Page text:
The problem is much more serious than agreeing on the existence and manifestation of racial injustice. The way in which black people talk about their experience is also subject to policing both literally and figuratively. On a broad level, conservabots are already very quick to denounce any expression of anger that isn’t related to gay marriage, climate change, or the only victims of injustice they recognize: themselves. (Anger is a fault in liberals, but entirely proper for conservatives, apparently.) By delegitimizing anger as an understandable response to injustice or harm – such as the senseless deaths of black people like Erik Garner and Sandra Bland – conservative white America imposes its own narrative on the black American experience. The “controversy” over Beyonce’s performance of Formation at the Super Bowl is a recent example. Objecting to visual references to the Black Panthers and #blacklivesmatter, some police unions discussed a boycott of Beyonce’s world tour. Ed, a political science professor who blogs at Ginandtacos.com, disassembles the affair quite nicely but the point is this: Black people are not meaningfully free to air grievances except through what whites deem to be politically-acceptable channels – with proper deference, naturally. (We see how well that worked for black victims of police violence in Chicago. Besides, the police unions’ thin-skin misses the point that black mistrust of police isn’t a new phenomenon, but reaches back in history, before the Black Panthers even emerged. It also ignores the fact that there are serious systemic issues with policing in America beyond militarization.).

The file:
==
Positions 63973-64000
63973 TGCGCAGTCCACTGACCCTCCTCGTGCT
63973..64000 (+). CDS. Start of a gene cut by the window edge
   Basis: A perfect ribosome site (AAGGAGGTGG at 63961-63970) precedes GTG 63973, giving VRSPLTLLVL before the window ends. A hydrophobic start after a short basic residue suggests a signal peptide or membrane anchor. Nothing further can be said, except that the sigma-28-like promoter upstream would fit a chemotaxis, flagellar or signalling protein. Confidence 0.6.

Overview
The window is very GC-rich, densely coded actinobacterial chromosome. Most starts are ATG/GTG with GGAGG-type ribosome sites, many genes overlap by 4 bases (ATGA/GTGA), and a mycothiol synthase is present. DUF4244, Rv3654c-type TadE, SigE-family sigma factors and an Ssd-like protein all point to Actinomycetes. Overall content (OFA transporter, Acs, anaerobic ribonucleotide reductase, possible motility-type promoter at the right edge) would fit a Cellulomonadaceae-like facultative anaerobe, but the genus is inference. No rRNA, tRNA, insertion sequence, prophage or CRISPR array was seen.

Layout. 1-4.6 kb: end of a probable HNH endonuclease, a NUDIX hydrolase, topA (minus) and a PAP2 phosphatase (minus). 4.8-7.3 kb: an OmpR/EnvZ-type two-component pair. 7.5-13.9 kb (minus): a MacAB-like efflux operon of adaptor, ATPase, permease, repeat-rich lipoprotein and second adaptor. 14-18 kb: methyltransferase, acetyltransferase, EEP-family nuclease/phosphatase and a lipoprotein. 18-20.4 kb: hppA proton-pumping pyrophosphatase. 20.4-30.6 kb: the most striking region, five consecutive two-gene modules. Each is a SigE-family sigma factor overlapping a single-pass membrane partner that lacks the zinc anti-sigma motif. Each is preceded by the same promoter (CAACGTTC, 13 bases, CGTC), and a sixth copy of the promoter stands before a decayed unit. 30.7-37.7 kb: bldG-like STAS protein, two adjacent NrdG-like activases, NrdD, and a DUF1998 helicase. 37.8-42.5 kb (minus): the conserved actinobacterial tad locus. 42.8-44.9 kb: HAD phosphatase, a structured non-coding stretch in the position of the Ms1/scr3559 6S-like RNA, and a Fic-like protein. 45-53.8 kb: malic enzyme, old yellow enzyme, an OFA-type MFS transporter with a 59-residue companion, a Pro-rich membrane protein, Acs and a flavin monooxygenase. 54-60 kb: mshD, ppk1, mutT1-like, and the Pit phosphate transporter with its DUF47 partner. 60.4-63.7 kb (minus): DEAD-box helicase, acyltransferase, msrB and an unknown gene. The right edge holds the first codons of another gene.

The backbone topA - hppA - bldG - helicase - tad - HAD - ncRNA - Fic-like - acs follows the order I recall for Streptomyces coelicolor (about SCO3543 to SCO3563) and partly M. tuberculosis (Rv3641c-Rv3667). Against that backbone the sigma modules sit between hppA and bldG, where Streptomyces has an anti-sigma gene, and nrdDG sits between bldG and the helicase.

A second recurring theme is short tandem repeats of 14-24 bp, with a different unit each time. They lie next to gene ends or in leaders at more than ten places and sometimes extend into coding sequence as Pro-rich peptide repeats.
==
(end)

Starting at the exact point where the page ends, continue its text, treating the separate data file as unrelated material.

For Beginners Books Educate